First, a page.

During this five week AC course, each student designs a box as a decorative container for objects at home. Besides using a wide range of basic hand tools, the students also learn how to use the mitre saw and a doweling technique to reinforce the joints of the box. They are expected to complete this project by the end of the course, and must therefore sand and oil the boxes to reveal the natural beauty of the wood. The hope is that the students enjoy working with wood and the creative challenges provided, and gain confidence in their own abilities.
History Through Drama Main Lesson
This three-week main lesson begins at the birth of drama in Western Civilization progressing from Ancient Greece through the Renaissance and Shakespeare. Subjects covered include Roman Drama, the Dark Ages, Medieval Mystery Plays, the Reformation and Morality Plays, Moral Interludes, and Traveling Troupes and Masques of the Renaissance in Western Europe. The components of this course consist of daily lectures, review discussions, two exams, a creative project, and the organization of notes and drawings into daily homework, which is eventually transformed into a main lesson book. A Drama Workshop may also be taught, which introduces students to basic acting skills, including speech, improvisation, and use of gesture.
Eurythmy is a series of expressive movement exercises unique to Waldorf education. In Eurythmy classes, students learn how to bring music and poetry into physical expression, thereby gaining a better understanding of these arts. Eurythmy also teaches dexterity, grace, poise, balance, and concentration.
Participation in Chorus for one and a half periods per week is required. Students sing a wide range of music and experience a variety of genres. Self-expression becomes a window into communal music-making and into other cultures. The process of preparing music is as important as the final result; students are graded on their participation in the Thanksgiving, Holiday and Spring Assemblies, and graduation.
Guitar and Fretted Instruments Elective
The goals of this class include playing in time together, sight reading and playing by ear, building up left- and right-hand technique, and caring for the instrument. An even more important aim is to encourage both a regular habit of practice and a willingness to explore music one might not initially prefer. Though fretted instruments are the focus, other string instruments are welcome in the mix. Although the ensemble is principally instrumental, singing with accompaniment happens nearly every week.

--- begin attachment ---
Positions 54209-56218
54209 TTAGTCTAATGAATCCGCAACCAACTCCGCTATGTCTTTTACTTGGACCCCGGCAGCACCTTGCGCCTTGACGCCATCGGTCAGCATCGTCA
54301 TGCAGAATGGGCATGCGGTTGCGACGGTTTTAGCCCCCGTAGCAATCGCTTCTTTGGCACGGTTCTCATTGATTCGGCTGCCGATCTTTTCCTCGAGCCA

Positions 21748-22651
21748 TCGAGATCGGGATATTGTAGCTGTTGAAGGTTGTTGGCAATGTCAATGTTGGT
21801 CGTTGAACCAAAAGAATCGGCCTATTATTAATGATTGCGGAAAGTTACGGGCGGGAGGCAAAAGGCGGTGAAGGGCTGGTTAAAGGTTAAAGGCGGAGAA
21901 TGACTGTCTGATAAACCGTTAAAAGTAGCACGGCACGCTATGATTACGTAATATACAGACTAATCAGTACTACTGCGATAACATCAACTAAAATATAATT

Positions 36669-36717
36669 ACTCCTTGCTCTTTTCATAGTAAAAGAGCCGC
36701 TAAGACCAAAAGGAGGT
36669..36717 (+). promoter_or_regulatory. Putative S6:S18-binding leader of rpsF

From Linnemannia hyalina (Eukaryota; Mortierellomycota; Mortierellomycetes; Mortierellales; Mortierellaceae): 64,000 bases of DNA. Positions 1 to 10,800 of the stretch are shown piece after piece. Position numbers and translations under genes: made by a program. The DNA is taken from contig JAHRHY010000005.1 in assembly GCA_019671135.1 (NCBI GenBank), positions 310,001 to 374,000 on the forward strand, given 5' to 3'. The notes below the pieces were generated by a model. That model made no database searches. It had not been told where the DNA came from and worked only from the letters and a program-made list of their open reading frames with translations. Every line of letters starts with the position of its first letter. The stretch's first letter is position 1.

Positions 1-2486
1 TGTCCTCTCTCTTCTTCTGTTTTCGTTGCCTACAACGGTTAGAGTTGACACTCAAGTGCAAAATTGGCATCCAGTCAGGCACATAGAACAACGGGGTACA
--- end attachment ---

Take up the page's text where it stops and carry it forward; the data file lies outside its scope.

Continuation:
Jazz Band Elective
The Jazz Band plays music from standard jazz charts as well as big band and swing arrangements. Students are taught basic jazz theory and improvisational skills and are encouraged to perform solos at each concert. The Jazz Band is frequently featured at school benefit functions, and also performs at assemblies, the annual Spring Concert, and graduation. The Jazz Band meets weekly.
The orchestra plays music from the standard symphonic repertoire. Works from the Baroque through our own era are featured at school assemblies, concerts and various community functions. Music performed in recent years includes Bizet’s Carmen Suite, excerpts from Grieg’s Peer Gynt Suite, and Copland’s Hoedown from his ballet Rodeo. The orchestra meets weekly.
Percussion Electives :
West African Drumming Ensemble, Caribbean Drumming, Brazilian Drumming
These ensembles provide students without prior training an entry point for community music-making. Percussion is taught through imitation, similar to the way young people are taught in an indigenous setting. Students are also exposed to the cultural and ethnic context of the music, and learn the reasons for and meaning of the music. Classes meet weekly and ensembles perform at concerts and assemblies.
Recorder Ensemble Elective
This beginning ensemble provides students with little or no musical training an entry point for group music making. Students learn the fundamentals of pitch, rhythm and notation and learn to play in a group. Although students begin on the soprano recorder, they are also encouraged to pick up alto and tenor recorders to learn the various qualities and challenges of each instrument. The advanced ensemble is for students with prior recorder training who wish to advance their skills.